First, the previous government resigned five months ago. A number of ministers have left their ministries while others stayed on to perform administrative duties. But I was stalling the formation of a new government because I was awaiting national reconciliation. We agreed on a national reconciliation in Doha last January on the basis of a path that Hamas must follow. We agreed to form a government under my leadership, and its first mission was to rebuild Gaza and supervise new elections. But before forming the government, certain matters need to be resolved: namely, that the Central Election Commission go to Gaza and update the voter registration rolls, since they have not been updated since 2007.

Accordingly, there are 300 Palestinians who have not yet been registered, and these are voters. The Commission’s lifespan was six weeks, then they were given three months to conduct the elections. At the beginning of this period, a government under my leadership was supposed to be formed. But what we agreed upon did not happen. So I re-formed the government with some modifications. Whenever the agreement is implemented, however, this government’s role and existence will end.

What is delaying the implementation of this agreement with regard to the Central Election Commission updating the voting records?

Perhaps Hamas is afraid of the elections. Perhaps there have been social transformations on the ground. Or maybe there are differences among Hamas leaders on the subject.

Lately, professional syndicate elections were held in the West Bank. Hamas received no more than a quarter of the seats, and it did not object to the outcome of the elections. Truthfully, elections have never been rigged in Palestine. The situation has simply changed, and the people are beginning to see the truth here and there.

We are in favor of democratic elections, but these are being hindered because some fear the results. Today (last Sunday), I discussed this with the Emir of Qatar.

We understand from your own words that you are trying to tap into the “Arab Spring” theme from Palestine’s perspective. What is your opinion of the Arab revolutions?

Our experience and problems in the Arab world go back to 1965. We have decided not to interfere in the internal affairs of Arab countries. We interfered three times and paid a heavy price in Jordan, Lebanon, and Kuwait. I say that publicly. We paid a price and we are still paying today. Therefore, I say: What is happening in the Arab world is an internal issue for each country. Whatever the people decide, we are with them. This is our position on Tunisia, Egypt, Libya, and Syria. We will not say a word, first because we have pledged not to interfere in the affairs of others, and second because there are hundreds of thousands of Palestinians living in Arab countries, and I want to protect them.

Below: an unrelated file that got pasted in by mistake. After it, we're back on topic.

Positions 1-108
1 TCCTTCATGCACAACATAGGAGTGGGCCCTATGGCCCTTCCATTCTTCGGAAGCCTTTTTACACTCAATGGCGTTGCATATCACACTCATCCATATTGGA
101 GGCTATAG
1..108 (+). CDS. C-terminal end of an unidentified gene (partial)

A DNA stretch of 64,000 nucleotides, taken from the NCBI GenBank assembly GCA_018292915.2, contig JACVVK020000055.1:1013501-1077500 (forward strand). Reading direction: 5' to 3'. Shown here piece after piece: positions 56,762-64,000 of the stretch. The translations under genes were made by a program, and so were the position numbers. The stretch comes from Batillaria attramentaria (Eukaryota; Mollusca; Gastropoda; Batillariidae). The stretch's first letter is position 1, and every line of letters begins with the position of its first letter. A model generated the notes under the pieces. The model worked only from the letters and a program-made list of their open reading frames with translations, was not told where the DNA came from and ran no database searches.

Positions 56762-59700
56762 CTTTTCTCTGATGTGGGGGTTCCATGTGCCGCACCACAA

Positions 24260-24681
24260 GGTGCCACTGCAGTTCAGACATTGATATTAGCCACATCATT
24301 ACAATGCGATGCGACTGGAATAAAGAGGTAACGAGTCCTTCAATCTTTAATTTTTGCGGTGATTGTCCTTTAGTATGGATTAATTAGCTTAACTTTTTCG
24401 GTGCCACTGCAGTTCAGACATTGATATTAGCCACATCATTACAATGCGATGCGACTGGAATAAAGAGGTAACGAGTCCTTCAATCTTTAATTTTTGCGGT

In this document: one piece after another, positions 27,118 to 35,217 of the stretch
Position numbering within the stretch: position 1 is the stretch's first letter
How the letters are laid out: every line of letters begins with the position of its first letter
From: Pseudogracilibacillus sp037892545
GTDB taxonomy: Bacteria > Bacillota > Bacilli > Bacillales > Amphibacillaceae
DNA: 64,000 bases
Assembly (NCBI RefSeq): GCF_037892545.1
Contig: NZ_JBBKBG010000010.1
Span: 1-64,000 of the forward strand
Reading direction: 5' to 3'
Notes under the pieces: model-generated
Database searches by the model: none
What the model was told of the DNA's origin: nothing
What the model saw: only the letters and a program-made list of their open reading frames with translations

The Palestinians were put into play at the beginning of the Syrian revolution via Ahmed Jibril.

Write this down: Ahmed Jibril represents no one. He represents the Syrian intelligence services. We have no relations with him, and he cannot “play” with the Palestinians. He tried and failed. As for playing in Lebanon or Syria, he is free. The Palestinians have absolutely nothing to do with him. We have an envoy in Lebanon who carries out our instructions, maintains contacts with the Lebanese government and coordinates with it, and meets with various Lebanese political forces. We also have an ambassador. We have decided that the Palestinians must completely distance themselves from any problem or political action, and this decision is firm.

We are neither with nor against anyone in the Arab world. We say this after having lived through three bad experiences. Do not bet on getting the Palestinians involved. We will not repeat these experiences.

Is there a way to prevent certain parties in Lebanon from using the camps for political purposes?

When I first came to Lebanon in 2004, and during my visit last Ramadan, I said: Our weapons in Lebanon are legitimate, and we want them neither inside nor outside the camps. We are under the protection of the state and the Lebanese army. We are within the confines of the law. It is unfortunate that over 30 or 40 years, various things happened in the camps. But we are seriously working on distancing the Palestinians [from these events]. We are under the rule of law and the state. We will not allow anyone to tamper with that. There is permanent cooperation with the Lebanese government to maintain security in the camps to the best of our abilities. We know that we cannot do everything.

What is your assessment of the partnership with the Lebanese government?

Excellent. We wish to make life easier for the Palestinians who are prevented from working in 73 professions in Lebanon under the pretext that this may lead to their permanent settlement. Brother, we do not wish to be permanently settled and we will not be permanently settled in Lebanon nor anywhere else. We hope that the lives of our citizens be made easier. The fact is that there is a bogeyman being used from time to time for internal Lebanese political reasons that says that if the life of the Palestinians is made easier, it may lead to their permanent settlement. But this is not true. The proof is that Najib Mikati’s first government reduced the number of occupations prohibited for the Palestinians from 73 to 53 and now there is a law being proposed in the Lebanese parliament for another reduction. We want to be good guests in Lebanon.

How would you honestly describe the Palestinian bases outside the camps?

They are illegal, period. In Lebanon, we believe there should be one law, one state and one army.

Are you saying that your special envoy to Lebanon is ready to lift the protection from any Palestinian group that violates Lebanese laws?

He is Mr. Azzam al-Ahmad. He works and meets with everyone under that vision and that spirit.

Read More: http://www.al-monitor.com/pulse/politics/2012/05/mahmoud-abbas-to-al-nahar-we-are.html

Published Beirut, Lebanon Established 1933